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Full Circle

Day 225: Tlacote

Tlacote, Mexico 
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Tlacote - rural Mexico. Don Antonio makes sure we don't go away empty-handed.
Michael Palin - Full CircleNot far outside Querétaro we stop off at a village called Tlacote. It achieved overnight fame when a dog, supposedly on its last legs, drank water from a local spring and made a miraculous recovery. For almost two years the village was inundated by the halt and the lame, but most of them left in exactly the same state, and eventually the fuss died down and the village went back to normal.

Don Antonio is a smallholder who grows maize, beans and squash. He has the dark, leathery face of someone who has worked hard, out of doors, for most of his life. He wears a wide-brimmed straw hat and his T-shirt is stained with sweat. He owns his property but expectations are low. By the time he has fed his own wife and three children, and a further nine children he looks after, there is little left for him to sell to raise money to improve his lot. There is irrigated water nearby but he can't afford to pay the charge for pumping it so he relies, as he says with a smile and a finger pointed heavenwards, on agua de dios, God's water. Downpours, like the one that hit last night, cheer him considerably. He's cautiously optimistic that he might be able to afford two pigs by the end of the year. Cactus leaves squeeze out from between the dry stones which wall his property. His wife, Guadeloupe, greets us with a broad grin. She's dressed in a white T-shirt over a patterned floral skirt and white sneakers. She shows me how tortillas - the pancakes that are the staple of the Mexican diet - are traditionally made. A maize paste is rolled out on a granite slab and then slapped from one hand to the other gradually increasing in size until it is ready to be laid onto a tray resting on a wood fire. Her skill in producing one perfect specimen after the other is one that will probably die out over the next few years as hand-presses become more common. She tries to teach me the rudiments, but by the time she's made twelve tortillas my first one remains, for some reason, firmly stuck to my left hand.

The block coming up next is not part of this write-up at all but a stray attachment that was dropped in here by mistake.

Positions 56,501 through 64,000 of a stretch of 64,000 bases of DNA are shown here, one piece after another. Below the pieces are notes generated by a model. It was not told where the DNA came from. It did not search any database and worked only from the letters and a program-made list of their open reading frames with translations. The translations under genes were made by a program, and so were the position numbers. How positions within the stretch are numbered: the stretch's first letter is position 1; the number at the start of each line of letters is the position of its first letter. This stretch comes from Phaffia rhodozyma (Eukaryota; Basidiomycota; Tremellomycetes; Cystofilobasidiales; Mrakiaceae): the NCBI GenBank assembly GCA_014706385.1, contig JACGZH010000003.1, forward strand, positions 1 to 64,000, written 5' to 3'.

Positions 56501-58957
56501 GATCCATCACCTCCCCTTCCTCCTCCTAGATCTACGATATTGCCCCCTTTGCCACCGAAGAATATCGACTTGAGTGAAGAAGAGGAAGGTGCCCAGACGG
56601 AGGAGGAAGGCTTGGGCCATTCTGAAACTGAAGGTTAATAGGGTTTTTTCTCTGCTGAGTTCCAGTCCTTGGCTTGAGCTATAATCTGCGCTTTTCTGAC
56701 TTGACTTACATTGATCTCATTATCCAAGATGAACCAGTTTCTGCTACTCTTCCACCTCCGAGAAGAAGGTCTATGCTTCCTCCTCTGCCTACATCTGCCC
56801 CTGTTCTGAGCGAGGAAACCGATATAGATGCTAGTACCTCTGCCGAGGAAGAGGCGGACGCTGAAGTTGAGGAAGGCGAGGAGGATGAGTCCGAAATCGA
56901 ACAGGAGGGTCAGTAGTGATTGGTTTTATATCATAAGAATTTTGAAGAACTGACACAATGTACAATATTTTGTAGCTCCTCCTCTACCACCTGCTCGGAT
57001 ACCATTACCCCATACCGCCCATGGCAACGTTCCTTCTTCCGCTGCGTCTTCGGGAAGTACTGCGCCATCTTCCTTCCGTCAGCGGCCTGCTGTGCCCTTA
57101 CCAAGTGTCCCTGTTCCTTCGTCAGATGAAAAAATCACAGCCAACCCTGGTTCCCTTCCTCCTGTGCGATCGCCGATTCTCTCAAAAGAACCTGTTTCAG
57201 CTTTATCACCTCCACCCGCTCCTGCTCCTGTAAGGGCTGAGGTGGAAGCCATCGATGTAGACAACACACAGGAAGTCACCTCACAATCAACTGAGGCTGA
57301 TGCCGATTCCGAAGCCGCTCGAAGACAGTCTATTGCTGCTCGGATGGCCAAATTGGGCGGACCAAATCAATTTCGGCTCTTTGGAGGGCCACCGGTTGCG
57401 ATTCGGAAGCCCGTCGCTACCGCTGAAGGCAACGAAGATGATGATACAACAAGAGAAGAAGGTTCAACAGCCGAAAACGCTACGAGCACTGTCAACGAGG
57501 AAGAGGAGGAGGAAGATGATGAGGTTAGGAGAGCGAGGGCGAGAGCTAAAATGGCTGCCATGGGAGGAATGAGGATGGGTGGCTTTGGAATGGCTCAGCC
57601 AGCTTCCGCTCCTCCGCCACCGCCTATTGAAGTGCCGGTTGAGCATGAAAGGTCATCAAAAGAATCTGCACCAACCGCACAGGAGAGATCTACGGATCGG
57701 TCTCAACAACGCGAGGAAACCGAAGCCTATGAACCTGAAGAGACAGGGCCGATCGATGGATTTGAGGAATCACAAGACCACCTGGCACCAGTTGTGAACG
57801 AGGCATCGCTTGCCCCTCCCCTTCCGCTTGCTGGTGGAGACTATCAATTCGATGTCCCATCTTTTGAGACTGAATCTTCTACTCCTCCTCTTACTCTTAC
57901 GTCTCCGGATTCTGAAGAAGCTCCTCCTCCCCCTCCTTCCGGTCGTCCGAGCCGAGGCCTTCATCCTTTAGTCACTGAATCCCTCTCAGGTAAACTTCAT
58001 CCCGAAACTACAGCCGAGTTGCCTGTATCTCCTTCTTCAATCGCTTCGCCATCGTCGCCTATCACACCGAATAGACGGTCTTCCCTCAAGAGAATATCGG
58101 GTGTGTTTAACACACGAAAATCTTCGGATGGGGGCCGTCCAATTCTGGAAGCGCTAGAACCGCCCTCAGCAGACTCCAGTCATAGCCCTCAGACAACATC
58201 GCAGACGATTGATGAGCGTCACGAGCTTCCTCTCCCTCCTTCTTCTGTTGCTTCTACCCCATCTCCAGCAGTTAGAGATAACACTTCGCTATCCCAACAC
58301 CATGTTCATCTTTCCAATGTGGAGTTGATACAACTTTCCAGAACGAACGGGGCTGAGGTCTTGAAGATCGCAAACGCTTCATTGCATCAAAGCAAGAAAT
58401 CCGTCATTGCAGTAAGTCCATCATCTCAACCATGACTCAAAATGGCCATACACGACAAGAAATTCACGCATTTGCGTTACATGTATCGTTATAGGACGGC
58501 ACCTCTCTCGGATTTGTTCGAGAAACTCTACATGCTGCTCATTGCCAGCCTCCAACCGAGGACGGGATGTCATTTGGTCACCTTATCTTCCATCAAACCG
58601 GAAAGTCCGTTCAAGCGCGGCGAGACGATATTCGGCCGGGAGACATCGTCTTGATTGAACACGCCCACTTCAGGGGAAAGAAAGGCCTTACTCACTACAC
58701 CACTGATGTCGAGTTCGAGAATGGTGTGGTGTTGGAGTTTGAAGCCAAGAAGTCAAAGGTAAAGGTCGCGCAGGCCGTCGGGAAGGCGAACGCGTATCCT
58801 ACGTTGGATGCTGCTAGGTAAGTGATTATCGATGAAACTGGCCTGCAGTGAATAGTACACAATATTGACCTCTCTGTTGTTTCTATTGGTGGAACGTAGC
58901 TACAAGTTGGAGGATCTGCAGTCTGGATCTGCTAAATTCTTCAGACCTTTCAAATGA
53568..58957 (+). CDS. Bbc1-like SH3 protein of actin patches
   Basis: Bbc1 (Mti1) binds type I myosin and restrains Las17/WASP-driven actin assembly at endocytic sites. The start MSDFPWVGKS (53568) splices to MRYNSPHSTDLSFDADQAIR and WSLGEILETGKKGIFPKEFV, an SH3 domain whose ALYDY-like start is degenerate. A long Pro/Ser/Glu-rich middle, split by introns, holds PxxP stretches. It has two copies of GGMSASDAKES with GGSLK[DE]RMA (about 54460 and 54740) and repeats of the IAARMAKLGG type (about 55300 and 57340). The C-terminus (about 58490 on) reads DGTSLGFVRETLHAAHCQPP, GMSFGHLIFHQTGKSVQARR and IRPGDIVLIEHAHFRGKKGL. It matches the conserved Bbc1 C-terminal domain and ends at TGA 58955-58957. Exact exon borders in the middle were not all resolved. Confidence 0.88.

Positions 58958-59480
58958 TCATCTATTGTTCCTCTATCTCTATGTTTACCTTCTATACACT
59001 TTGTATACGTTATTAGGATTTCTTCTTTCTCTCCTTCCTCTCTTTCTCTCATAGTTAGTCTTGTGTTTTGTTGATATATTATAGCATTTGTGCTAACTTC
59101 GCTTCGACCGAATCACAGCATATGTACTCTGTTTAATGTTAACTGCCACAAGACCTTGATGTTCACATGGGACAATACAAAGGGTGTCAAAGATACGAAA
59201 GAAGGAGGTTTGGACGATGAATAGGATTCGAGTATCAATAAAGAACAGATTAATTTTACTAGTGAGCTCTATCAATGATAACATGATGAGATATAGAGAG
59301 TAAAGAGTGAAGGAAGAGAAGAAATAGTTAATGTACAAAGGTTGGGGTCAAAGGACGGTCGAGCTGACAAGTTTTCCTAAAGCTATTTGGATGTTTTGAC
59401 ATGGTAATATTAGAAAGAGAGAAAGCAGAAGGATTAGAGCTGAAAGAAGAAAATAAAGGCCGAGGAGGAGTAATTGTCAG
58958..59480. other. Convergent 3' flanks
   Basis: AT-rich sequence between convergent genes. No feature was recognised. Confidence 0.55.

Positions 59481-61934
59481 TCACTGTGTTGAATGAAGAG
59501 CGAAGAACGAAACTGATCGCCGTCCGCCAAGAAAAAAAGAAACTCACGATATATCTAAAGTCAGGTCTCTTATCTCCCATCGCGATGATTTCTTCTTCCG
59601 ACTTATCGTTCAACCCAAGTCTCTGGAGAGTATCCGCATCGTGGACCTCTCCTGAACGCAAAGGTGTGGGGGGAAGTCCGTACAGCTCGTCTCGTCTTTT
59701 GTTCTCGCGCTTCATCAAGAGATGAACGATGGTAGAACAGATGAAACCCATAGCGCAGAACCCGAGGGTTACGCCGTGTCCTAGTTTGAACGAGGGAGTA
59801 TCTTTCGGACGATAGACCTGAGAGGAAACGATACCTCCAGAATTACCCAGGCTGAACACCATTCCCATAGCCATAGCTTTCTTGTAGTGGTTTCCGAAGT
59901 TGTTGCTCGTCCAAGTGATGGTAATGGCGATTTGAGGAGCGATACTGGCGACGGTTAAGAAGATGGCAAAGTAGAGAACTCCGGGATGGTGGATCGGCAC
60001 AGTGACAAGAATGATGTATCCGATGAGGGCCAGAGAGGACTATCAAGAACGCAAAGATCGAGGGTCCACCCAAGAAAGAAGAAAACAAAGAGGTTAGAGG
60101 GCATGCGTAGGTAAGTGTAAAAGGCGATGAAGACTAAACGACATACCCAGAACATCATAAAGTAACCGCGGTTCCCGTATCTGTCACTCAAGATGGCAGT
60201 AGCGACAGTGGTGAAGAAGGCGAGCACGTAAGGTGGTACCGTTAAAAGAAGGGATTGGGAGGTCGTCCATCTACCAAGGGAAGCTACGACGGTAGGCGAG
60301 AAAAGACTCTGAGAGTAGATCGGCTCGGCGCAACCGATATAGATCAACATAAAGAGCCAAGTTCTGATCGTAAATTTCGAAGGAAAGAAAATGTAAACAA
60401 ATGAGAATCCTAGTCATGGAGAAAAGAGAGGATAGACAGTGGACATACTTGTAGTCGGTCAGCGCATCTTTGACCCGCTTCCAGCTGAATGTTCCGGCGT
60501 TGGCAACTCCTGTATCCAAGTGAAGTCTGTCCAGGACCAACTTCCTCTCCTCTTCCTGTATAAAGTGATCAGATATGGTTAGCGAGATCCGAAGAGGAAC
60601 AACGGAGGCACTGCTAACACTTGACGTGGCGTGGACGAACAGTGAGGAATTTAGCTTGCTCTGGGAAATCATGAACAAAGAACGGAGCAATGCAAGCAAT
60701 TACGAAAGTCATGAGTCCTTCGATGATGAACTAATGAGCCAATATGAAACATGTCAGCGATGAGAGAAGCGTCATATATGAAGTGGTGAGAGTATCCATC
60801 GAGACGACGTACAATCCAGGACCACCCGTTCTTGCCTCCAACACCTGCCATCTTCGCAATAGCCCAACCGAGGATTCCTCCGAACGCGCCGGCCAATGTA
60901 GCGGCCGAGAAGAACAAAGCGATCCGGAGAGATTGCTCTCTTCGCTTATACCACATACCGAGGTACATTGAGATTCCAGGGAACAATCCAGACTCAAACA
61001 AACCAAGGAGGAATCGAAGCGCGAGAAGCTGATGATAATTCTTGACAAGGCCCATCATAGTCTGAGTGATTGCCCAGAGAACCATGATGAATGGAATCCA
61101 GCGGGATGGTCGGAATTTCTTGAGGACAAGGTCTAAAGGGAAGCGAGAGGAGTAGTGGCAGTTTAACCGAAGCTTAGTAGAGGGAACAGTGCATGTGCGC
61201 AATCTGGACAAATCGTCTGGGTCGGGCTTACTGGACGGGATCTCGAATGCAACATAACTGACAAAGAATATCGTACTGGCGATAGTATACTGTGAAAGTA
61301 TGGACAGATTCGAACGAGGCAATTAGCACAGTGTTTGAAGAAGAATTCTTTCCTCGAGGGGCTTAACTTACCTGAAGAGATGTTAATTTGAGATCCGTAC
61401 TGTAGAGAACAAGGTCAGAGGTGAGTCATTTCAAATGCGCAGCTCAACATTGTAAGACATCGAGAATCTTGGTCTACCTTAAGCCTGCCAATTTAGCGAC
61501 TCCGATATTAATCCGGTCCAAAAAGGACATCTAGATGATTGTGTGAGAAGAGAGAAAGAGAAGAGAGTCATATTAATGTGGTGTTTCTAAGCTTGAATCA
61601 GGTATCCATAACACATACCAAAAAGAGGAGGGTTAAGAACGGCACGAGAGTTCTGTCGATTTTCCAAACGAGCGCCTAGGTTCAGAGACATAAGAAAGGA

Don Antonio and Guadeloupe are fine company, amused by, and infinitely tolerant of, the strange demands of filming. Nor will they let us leave without bags of hand-made tortillas and hand-picked maize cobs for the journey. I wish they'd come with us as well.
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PALIN'S GUIDES

  • Series: Full Circle
  • Day: 225
  • Country/sea: Mexico
  • Place: Tlacote
  • Book page no: 290

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